What Every CEO Needs to Know about Negotiation

An open book showing two options, yes and not now, but the no for not is in different color fontEffective negotiation can mean the difference between a successful business deal and a missed opportunity. How can you enhance your negotiation skills and plan the strategy behind your next negotiation more effectively? We sat down with attorney Ellen Kandell, President of Alternative Resolutions LLC and a leading expert on negotiation, to learn more.

WP: Why do most business people perceive negotiation as negative?

EK: Most people perceive negotiation as negative because they see it as a competitive endeavor with numerous obstacles and the risk of losing money, power or control. They don’t see negotiation in terms of mutual or joint interests in “the deal”. They only see it from their own limited self-interest.

WP: Can you summarize some of the most common negotiation methods?

EK: There are two primary schools of negotiation theory: distributive and problem solving.

Distributive negotiation, also known as hard positional negotiation, looks at distribution of limited resources, such as power, money, or control between the parties. In this theory of negotiation the exchange is a series of offers and counteroffers geared towards reaching a number and terms that are acceptable to all parties. Professional sports contract negotiations are a good example of this school of negotiation.

Problem solving negotiation, also known as interest-based negotiation, is a collaborative approach to negotiation and aims to expand, rather than divide the resources pie.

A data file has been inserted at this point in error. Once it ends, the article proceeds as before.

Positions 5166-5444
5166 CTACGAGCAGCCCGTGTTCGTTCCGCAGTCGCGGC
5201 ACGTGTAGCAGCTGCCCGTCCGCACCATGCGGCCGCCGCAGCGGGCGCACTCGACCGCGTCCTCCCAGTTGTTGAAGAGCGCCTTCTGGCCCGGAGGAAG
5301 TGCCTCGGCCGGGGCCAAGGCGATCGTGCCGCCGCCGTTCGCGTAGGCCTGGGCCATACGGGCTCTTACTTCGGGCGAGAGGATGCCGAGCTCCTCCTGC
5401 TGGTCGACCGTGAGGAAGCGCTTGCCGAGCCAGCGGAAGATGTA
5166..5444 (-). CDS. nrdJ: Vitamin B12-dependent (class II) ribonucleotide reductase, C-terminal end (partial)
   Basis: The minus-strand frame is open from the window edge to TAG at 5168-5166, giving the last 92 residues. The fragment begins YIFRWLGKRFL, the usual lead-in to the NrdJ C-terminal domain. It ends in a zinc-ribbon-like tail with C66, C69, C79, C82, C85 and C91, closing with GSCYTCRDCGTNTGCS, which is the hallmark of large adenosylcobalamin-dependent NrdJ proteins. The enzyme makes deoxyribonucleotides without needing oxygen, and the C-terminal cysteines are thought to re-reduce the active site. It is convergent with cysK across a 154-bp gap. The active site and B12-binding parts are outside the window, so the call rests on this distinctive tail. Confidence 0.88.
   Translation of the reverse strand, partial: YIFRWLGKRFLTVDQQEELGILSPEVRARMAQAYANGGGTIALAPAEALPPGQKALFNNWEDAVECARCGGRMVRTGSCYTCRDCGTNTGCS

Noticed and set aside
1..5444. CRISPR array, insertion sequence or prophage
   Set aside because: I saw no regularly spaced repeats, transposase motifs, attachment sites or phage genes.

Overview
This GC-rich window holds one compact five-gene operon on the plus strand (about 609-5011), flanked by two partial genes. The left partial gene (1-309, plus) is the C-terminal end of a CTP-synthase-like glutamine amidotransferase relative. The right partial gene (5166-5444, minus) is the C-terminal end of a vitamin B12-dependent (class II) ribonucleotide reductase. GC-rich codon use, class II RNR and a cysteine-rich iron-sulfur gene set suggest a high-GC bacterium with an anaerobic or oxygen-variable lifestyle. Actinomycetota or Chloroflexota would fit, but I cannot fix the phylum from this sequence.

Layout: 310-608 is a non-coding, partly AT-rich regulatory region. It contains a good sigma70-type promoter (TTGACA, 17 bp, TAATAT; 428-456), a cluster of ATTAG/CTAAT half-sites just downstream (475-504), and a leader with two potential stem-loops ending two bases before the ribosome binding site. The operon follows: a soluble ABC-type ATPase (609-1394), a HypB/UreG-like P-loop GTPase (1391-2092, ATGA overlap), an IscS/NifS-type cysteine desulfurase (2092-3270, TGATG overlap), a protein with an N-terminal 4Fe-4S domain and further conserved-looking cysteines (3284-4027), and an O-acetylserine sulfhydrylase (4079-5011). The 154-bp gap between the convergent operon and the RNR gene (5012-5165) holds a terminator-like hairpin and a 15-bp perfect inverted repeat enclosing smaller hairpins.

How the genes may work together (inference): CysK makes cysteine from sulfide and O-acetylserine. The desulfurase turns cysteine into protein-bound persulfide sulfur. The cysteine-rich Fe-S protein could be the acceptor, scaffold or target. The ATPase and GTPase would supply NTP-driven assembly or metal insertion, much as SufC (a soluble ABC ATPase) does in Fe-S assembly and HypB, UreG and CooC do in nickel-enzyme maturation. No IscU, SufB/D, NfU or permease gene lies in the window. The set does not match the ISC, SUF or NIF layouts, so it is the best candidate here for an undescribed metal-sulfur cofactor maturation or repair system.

WP: When preparing for negotiation using these methods, how should things begin?

EK: In distributive negotiation the first thing you need to do is determine your target and resistance points through indirect and direct assessment. The target point is your optimal price or goal. The resistance point is the bottom line price, below which the deal is off. Indirect assessment involves gathering intelligence and looking at the marketplace for comparable products or services. Direct assessment takes place through bargaining and the exchange of information.

The problem solving negotiation process, on the other hand, has several distinct steps.

First, the negotiators must distinguish positions from interests. Positions are demands, such as the items you want, or tasks you will or won’t do. Interests are your needs, concerns, fears and aspirations. Interests drive positions; they are the motivators. Identifying interests is critical because there are usually multiple and overlapping interests. You can bargain over interests, but not positions.

he second step is to separate the people from the problem. The problem is the substantive underlying issue, i.e., terms, conditions, price or deadline. The people issues are such items as perception, trust, communication and emotion which are often entangled in the underlying problem.

The third step is to develop options for resolution by brainstorming. Instead of evaluating and judging options, first try to generate and brainstorm possible ideas. Suspend judgment while developing options. Successful negotiators need to tackle the problem jointly.

The fourth step is to identify independent criteria for the evaluation of options. Examples of independent criteria are found in law, regulations and industry practice. For example, the most widely known example of independent criteria for evaluating used cars is the Kelly Bluebook.